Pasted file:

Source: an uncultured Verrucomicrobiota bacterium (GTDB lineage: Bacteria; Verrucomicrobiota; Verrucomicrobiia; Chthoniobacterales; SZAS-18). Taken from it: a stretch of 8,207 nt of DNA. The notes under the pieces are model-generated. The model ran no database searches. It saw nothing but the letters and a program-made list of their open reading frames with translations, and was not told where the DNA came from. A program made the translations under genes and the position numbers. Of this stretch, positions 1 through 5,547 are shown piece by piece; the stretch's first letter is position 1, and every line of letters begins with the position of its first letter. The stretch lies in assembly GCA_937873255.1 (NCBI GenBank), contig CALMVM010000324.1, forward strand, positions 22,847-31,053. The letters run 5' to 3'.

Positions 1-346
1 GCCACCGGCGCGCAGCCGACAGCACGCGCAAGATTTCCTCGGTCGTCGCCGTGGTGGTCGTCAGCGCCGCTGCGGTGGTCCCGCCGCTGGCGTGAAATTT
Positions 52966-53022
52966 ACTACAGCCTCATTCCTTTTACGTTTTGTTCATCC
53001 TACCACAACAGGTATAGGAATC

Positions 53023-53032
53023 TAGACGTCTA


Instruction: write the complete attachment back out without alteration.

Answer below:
Source: an uncultured Verrucomicrobiota bacterium (GTDB lineage: Bacteria; Verrucomicrobiota; Verrucomicrobiia; Chthoniobacterales; SZAS-18). Taken from it: a stretch of 8,207 nt of DNA. The notes under the pieces are model-generated. The model ran no database searches. It saw nothing but the letters and a program-made list of their open reading frames with translations, and was not told where the DNA came from. A program made the translations under genes and the position numbers. Of this stretch, positions 1 through 5,547 are shown piece by piece; the stretch's first letter is position 1, and every line of letters begins with the position of its first letter. The stretch lies in assembly GCA_937873255.1 (NCBI GenBank), contig CALMVM010000324.1, forward strand, positions 22,847-31,053. The letters run 5' to 3'.

Positions 1-346
1 GCCACCGGCGCGCAGCCGACAGCACGCGCAAGATTTCCTCGGTCGTCGCCGTGGTGGTCGTCAGCGCCGCTGCGGTGGTCCCGCCGCTGGCGTGAAATTT
Positions 52966-53022
52966 ACTACAGCCTCATTCCTTTTACGTTTTGTTCATCC
53001 TACCACAACAGGTATAGGAATC

Positions 53023-53032
53023 TAGACGTCTA